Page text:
I haven’t read the Thomas Covenant books, though they were huge when I was in my twenties.

Varadharajan said...

A very interesting topic. I had forgotten most of the LotR plant names eventhough I would have read the entire series at least 10 times.

In addition to this, I would like to introduce a tree from Hindu/Jain/Buddhist mythology. According to the myths Kalpavriksha, the heavenly tree fulfills the wishes of those who come seeking. Some claim that the Kalpavriksha doesn't stay at the same place and keeps moving and it can be seen only by the worthy. You can read a bit more here:

Glad to have come across your blog through AtoZ.

Sue Bursztynski said...

Hi Varadharajan! Wow, the heavenly tree sounds amazing! I’m thinking I could almost do an A to Z on the trees of mythology alone. Thanks for visiting!

Debs Carey said...

I am in awe of the creative talents of fantasy writers, I really am, and this chapter displays some of the best examples about. I saw an interesting exchange on Twitter the other day about the creation of swear words, citing other examples where they'd caused readers to cringe. Fascinating!

Sue Bursztynski said...

Yes, Debs, Some amazingly gifted authors! And really, you don’t have to invent everything from scratch if you’re familiar with history, just adapt. There is a guy on Twitter who defines old words daily, I forget who. And there is a nineteenth century dictionary of historic swearwords on Project Gutenberg if you’re interested, i’ll look it up and email you.

Melanie said...

Ah yes Athelas is always the first one I think of. Kingsfoil! And of course all the paragraphs Tolkien wrote on the history of the Hobbit tobacco plants 😂

Humm... well, this might be my love of musicals talking, but one of my favourite magic plants is Audrey II! And the triffids, naturally. Apparently I’m fond of my fictional botanical life fighting back!

Sue Bursztynski said...

Oh, yes, Audrey and the triffids! Forgot about those. I did enjoy Day Of The Triffids, but don’t think I’d like encounter them!

Yes, Tolkien liked his smokes. 🙂

Cathy Kennedy said...


The imagination of these authors is intricate and infinite. The Harry Potter series I have not read or watched. TLOTR we watched the trilogy which was interesting but fantasy writing/films generally aren't my genre. Thanks for sharing and for your recent visit!

Today's letter I is for Intertidal Zone in my Little Mermaid Art Sketch series. Come join me and happy a2zing!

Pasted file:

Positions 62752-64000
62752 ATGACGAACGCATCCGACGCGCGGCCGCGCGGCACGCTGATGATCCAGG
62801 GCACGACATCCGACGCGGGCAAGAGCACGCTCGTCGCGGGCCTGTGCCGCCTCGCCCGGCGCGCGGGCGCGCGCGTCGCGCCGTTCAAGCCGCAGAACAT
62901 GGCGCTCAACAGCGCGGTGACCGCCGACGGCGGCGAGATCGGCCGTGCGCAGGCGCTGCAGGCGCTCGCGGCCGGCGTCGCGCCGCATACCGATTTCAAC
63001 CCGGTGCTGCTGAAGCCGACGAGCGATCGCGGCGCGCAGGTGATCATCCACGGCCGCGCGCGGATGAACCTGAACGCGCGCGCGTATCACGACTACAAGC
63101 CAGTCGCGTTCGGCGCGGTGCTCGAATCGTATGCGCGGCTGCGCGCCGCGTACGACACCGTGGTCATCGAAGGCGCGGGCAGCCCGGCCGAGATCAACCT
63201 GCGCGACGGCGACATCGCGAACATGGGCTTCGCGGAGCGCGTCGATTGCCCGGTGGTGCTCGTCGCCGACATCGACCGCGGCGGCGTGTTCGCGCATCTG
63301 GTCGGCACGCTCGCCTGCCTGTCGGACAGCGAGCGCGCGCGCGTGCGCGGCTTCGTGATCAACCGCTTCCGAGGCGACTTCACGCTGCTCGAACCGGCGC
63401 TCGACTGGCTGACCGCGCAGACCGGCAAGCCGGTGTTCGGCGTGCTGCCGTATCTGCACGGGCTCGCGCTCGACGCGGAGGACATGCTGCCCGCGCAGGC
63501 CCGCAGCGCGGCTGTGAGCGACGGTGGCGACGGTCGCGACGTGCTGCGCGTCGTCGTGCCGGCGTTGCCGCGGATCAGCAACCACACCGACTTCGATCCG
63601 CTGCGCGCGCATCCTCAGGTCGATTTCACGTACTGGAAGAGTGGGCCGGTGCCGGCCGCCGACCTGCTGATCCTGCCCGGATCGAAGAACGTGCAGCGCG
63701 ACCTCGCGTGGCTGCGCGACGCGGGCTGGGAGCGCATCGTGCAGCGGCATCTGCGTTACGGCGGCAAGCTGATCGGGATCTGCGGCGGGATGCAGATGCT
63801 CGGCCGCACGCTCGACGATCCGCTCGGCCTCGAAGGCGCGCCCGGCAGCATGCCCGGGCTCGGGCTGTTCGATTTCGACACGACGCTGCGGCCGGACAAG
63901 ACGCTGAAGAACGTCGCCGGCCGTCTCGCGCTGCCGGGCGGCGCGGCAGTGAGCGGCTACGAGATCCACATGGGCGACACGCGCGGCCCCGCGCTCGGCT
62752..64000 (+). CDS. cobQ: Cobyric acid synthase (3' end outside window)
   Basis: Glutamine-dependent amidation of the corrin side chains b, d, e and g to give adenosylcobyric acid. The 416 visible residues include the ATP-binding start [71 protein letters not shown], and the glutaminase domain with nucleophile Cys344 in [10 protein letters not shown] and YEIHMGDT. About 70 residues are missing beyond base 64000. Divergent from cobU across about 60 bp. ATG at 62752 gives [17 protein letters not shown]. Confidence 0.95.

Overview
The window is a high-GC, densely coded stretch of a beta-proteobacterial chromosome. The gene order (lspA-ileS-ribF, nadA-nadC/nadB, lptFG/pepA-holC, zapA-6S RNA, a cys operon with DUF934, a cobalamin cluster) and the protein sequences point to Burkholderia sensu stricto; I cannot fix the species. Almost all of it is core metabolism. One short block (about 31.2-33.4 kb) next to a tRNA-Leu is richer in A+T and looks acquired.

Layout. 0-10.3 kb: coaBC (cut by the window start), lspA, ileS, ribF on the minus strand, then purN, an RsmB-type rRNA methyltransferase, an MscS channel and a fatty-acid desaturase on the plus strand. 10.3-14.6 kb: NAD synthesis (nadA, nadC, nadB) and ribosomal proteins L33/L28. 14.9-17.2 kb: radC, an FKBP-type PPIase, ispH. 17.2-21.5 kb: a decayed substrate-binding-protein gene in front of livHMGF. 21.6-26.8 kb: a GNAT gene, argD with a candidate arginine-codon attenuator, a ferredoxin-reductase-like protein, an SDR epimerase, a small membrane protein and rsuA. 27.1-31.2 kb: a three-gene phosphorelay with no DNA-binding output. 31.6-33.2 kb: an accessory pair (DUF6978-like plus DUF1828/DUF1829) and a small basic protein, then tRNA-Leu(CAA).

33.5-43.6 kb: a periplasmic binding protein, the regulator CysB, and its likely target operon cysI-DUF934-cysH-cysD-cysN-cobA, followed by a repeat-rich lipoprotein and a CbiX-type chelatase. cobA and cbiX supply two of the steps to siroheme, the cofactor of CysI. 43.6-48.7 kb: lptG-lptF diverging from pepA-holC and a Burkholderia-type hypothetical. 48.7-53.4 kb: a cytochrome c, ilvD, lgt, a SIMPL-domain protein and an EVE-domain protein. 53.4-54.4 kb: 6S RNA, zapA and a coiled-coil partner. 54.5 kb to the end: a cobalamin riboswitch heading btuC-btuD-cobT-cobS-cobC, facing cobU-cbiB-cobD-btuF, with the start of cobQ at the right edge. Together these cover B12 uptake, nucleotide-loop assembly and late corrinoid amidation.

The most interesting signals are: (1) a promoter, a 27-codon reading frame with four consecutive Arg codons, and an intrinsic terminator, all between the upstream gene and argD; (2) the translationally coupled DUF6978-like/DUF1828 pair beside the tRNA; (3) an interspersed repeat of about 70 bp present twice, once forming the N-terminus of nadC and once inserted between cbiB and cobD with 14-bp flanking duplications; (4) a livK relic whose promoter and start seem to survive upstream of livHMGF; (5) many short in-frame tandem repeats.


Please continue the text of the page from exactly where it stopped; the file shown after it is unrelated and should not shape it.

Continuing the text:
Sue Bursztynski said...

Thank you for visiting, Cathy! Always good to learn something new!

A Tarkabarka Hölgy said...

I was in looooove with mallorn trees the first time I read Lord of the Rings :)

The Multicolored Diary

Sue Bursztynski said...

A Mallorn tree would be wonderful to have growing in your back yard, though it would have to be a very big yard! The kids would be able to build several tree houses in it!

Roland Clarke said...

Some amazing imagined and 'evolved' plants there. In the LOTR game, you can grow many varieties of 'leaf' - many mentioned in Tolkien's writings. And smoke them.

Sue Bursztynski said...

Hi Roland! I think the smokers of LOTR are connoisseurs not unlike winelovers in our world! Early in the novel, Frodo offers Gandalf a choice of tobaccos from his collection. Bilbo seems to have a variety too.

Roland Clarke said...

And the 'flotsam' at Isengard includes some best Farthing leaf.

Sue Bursztynski said...

Indeed! Chuckle! And Gimli is very annoyed to see Merry and Pippin sitting there casually smoking while he , Legolas and Aragorn have been worried sick about them!

Anne E.G. Nydam said...

Great topic, including some new examples to me! In addition to barnacle geese, the medieval Europeans believed in the vegetable lamb (aka barometz), and in Buddhist mythology there is a Nariphon tree that grows fruit in the shape of beautiful women!
I'd love to see an entire A-Z theme of fantastical plants!
Black and White: I is for Isnashi

Sue Bursztynski said...

I think I’ve heard of the vegetable lamb,though not the other one. In a world where they could declare some forms of meat to be fish for the purposes of eating it on a Friday, it doesn’t surprise me! 😂 I looked up the Nariphon tree - it seems the girls got plucked and taken away by the musicians of the gods. Most intriguing!

I’m sure an A to Z of Imaginary Plants would work very well - perhaps you will consider it for next year, to go with this year’s animals topic!